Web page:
The environment it also important to me in terms of its direct implications for human health and the reality of environmental violence. Environmental neglect will always unfairly impact marginalized communities and in order to support social justice and health equity, environmental advocacy and consciousness are extremely important.

What does your life outside WEA look like?
I am currently in my last year of undergraduate studies at Saint Mary’s College of California. I am studying health science and creative writing so I divide most of my time between laboratories and coffee shops. I am on the executive team for Women in Science and Engineering Club (WiSE) and The Lounge, which is a diversity focused open mic night that takes place monthly in the intercultural center. I am also actively involved in the Student Coalition Against Abuse and Rape. When I’m not in class or organizing club events I love to draw, paint, listen to podcasts, write poetry and fiction, read novels and comics, and finally practice guitar.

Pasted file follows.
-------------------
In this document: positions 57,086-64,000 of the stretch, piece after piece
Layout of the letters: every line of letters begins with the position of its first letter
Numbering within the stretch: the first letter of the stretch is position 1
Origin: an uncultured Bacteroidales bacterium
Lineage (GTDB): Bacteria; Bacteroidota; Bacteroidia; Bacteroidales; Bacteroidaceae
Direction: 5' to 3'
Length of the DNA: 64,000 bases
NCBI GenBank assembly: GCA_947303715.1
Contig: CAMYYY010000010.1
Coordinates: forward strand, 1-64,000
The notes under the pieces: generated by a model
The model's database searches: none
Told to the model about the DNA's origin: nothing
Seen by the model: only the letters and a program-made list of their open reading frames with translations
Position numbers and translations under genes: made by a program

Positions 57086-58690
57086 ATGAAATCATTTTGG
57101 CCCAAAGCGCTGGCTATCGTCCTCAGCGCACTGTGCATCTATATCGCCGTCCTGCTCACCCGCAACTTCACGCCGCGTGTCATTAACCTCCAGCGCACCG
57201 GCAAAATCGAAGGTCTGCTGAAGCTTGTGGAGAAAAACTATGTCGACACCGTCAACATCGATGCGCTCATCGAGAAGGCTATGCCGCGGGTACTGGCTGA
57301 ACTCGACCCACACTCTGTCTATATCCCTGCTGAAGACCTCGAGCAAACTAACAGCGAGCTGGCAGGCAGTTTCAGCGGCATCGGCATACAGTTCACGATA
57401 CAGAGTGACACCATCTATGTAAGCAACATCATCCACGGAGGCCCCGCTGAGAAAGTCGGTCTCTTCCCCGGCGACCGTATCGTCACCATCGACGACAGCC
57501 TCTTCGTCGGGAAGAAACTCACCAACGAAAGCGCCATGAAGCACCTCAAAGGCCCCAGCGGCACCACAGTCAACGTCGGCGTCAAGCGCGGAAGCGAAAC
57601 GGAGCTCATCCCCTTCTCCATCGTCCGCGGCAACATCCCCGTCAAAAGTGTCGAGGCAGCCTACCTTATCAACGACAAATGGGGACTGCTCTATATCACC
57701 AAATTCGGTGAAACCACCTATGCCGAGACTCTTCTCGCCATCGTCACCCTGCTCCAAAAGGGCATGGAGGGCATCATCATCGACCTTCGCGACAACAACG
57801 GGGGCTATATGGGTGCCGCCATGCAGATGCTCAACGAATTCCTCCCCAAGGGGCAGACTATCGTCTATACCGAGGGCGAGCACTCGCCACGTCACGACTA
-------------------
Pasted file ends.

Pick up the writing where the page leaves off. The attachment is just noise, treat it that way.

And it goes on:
What’s your favorite thing to do in the Bay Area?
Every couple of months I take BART to Embarcadero and I spend a Sunday afternoon in the ferry building. I usually spend a few hours browsing the farmers market and looking for a new read at Book Passage.

What are you currently reading / watching / listening to?
I’ve been reading a fantasy series called Throne of Glass, however I am thinking of taking a break to reread my favorite series: the Raven Cycle. I also have been itching to start Children of Blood and Bone.